Terpenes are aromatic organic hydrocarbons. They are found in large quantities in some plants, including the chemical composition of cannabis. The secretory cells of plants synthesize terpenes when exposed to light. In short, they are the main components of essential oils of plant species. They form the main odor aromas of each plant.
The natural role of Terpenes
Terpenes are protective means for the plant. They defend it against insects, bacteria, fungi, or environmental changes.
What are Terpenes? What Are Their Benefits?
The benefits of terpenes are not exhaustive and depend on several factors. However, they all share two fundamental virtues: the odorification of plants and the interaction with light. They have a therapeutic potential that has been known for a long time.
In Japan, there is a custom called Shirin-yoku which consists of taking forest baths in areas rich in terpenes. These improve mental and physical health by strengthening the immune system and reducing stress levels. They also have beneficial effects on inflammation, cancer, appetite…
Here are some very common terpenes with their own benefits.
It is found in cannabis, hops, berries, thyme, and eucalyptus… With a flavor comparable to clove, it brings an earthy, spicy taste and grape notes to plants. It is believed to have antibacterial, anti-inflammatory, and analgesic properties. Studies have shown that it blocks the action of cytochrome and aflatoxin which are carcinogens.
Rosemary, peppermint and citrus fruits contain it. In cannabis, it is the second most common terpene after myrcene. It is also antifungal and antibacterial. Anxiolytic and antidepressant, it stimulates the attention and the concentration. According to some studies, limonene optimizes the absorption of other terpenes and their effects.
It is what gives lavender its particular floral smell. It is also found in bay leaves and mint. It is also present in cosmetic and household products. Its therapeutic properties are numerous: sedation, relaxation, sleep aid, anxiolytic, anti-inflammatory, healing, etc.
Still called BCP, it is an antifungal, antioxidant, antidepressant, and anxiolytic. This terpene with a woody and spicy flavor is effective against localized pain. It is present in black pepper and cloves which, when applied as a grandmother’s remedy, helps to heal toothaches. It also fights inflammation, neuropathic pain and the chronic pain of arthritis.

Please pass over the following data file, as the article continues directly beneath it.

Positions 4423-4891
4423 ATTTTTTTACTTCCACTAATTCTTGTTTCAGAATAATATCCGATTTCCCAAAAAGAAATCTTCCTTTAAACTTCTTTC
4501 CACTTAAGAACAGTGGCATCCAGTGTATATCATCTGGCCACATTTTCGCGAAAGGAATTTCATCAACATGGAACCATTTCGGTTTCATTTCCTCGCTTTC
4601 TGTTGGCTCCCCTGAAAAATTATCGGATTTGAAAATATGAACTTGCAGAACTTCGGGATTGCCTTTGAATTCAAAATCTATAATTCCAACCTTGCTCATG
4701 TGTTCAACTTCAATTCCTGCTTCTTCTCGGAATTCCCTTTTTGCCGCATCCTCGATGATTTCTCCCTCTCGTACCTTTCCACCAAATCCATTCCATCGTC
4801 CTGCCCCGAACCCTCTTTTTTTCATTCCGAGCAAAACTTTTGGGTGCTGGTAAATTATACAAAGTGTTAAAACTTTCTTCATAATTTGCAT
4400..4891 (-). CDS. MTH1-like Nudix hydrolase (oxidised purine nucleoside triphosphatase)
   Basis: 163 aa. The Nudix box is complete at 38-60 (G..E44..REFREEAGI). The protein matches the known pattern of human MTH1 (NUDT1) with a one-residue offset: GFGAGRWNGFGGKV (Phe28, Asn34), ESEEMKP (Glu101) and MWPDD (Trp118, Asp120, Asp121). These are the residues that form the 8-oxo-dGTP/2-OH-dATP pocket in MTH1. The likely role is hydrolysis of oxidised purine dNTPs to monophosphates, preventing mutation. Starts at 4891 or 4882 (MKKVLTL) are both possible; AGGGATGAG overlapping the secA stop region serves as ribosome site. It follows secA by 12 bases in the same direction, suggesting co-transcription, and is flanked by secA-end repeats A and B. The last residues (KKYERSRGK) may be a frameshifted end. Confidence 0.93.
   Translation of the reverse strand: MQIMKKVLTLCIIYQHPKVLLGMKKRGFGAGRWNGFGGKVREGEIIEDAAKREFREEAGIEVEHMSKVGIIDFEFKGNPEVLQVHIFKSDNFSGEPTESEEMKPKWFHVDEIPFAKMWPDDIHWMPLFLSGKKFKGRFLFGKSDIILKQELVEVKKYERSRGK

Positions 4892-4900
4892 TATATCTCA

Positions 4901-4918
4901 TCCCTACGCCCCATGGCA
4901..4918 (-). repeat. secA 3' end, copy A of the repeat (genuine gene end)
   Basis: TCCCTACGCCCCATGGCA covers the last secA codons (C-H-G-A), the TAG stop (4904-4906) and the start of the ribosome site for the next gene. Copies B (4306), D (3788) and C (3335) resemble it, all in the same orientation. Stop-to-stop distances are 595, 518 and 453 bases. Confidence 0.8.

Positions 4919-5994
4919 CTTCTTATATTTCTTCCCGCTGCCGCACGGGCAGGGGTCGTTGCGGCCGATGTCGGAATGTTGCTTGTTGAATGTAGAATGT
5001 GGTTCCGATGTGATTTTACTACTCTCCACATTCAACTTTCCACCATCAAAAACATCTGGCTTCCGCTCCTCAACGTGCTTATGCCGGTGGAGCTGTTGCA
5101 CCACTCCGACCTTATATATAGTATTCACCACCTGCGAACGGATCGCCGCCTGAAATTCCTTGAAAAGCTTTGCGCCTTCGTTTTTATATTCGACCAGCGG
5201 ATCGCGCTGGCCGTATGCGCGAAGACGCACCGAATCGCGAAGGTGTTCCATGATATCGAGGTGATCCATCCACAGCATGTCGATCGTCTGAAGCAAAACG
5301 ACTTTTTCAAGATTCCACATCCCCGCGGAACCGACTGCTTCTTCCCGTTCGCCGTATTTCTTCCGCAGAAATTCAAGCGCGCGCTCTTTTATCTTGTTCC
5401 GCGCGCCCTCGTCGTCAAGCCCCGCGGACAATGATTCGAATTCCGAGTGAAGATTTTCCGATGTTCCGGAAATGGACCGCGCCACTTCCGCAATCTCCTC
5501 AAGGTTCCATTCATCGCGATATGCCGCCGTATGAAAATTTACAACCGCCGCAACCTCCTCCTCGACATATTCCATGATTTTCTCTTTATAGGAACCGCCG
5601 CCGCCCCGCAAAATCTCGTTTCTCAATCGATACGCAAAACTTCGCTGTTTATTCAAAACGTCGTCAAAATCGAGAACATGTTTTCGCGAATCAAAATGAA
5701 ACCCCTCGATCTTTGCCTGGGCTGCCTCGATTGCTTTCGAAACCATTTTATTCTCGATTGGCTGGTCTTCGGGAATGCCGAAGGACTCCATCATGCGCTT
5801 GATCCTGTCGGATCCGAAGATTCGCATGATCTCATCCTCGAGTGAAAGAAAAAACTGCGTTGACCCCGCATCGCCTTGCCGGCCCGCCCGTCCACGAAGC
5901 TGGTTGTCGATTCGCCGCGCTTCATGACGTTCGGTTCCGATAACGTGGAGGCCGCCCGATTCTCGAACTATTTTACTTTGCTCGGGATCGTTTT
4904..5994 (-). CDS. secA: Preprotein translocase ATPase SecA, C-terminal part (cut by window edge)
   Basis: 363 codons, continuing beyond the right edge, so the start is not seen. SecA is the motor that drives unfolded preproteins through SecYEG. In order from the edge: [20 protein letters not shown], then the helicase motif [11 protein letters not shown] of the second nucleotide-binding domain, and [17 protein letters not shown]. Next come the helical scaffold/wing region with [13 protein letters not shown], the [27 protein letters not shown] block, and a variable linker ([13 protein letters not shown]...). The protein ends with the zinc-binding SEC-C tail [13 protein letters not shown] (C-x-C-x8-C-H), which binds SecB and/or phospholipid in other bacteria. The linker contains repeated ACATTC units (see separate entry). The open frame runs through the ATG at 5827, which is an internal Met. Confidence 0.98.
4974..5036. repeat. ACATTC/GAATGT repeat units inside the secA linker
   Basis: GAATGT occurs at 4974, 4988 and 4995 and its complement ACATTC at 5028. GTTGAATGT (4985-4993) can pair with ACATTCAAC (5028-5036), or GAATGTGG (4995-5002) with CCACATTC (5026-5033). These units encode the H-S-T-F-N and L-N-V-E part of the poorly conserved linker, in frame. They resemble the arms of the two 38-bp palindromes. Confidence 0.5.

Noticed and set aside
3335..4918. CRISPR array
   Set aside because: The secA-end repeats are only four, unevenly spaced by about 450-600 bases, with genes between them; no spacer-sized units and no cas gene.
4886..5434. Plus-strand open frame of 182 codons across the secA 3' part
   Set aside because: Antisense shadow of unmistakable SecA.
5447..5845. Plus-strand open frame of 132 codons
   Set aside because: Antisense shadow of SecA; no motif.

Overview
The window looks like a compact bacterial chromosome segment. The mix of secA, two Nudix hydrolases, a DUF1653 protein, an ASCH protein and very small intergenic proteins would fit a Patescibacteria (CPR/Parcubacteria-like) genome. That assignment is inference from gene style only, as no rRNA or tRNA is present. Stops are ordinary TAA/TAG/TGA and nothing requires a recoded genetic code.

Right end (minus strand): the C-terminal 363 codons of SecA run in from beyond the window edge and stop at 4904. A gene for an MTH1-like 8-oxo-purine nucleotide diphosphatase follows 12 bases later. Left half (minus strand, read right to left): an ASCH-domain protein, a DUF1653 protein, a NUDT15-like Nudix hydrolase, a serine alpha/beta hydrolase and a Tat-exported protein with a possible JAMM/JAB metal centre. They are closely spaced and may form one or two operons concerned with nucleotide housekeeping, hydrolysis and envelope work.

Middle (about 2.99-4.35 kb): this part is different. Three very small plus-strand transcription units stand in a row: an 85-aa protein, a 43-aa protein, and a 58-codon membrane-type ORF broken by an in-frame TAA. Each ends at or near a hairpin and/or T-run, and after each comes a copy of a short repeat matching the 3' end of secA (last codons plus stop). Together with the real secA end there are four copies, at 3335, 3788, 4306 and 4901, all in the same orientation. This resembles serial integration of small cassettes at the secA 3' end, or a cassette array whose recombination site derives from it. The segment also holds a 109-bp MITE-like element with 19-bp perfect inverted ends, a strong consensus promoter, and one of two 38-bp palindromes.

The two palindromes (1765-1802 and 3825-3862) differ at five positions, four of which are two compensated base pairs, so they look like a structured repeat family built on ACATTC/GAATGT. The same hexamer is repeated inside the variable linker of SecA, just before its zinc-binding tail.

BCP interacts with the receptors of the endocannabinoid system and in this sense behaves as a non-psychoactive cannabinoid. Present in foods approved by the FDA (U.S. Food and Drug Administration), it is considered a dietary cannabinoid.
Terpenes Function In CBD
The roles of terpenes have been much more studied in the context of research on cannabinoids, particularly CBD, whose effects they potentiate. The latest results highlight a synergy of action between terpenes, cannabinoids, and flavonoids. This is the entourage effect.
What are the uses of Terpenes?
The terpenes are much used in aromatherapy to relieve many evils. For a relaxing effect, for example, the choice will be made on the lavender because of the presence of linalool in great proportion. Today, they are increasingly used in the hemp industry.
Thanks to the multiple combinations of terpenes present in each cannabis plant, an infinite spectrum of cannabis aromas and scents can be created. In addition to this indication, they serve as an inhibitor, catalyst, or potentiator of the effects of cannabinoids contained in the plant.
A recent study published in 2011 in the British Journal of Pharmacology suggests a potential combination of terpenes and phytocannabinoids in well-defined proportions in order to identify a therapeutic potential. To go in the same direction, other research such as the study of biochemical targets and mechanisms of action of terpenes are underway.
The Takeaway On What are Terpenes
Terpenes are just one of many beneficial compounds in CBD Oil. Their benefits and function within CBD are still being discovered, but it is known they contribute to the entourage effect.
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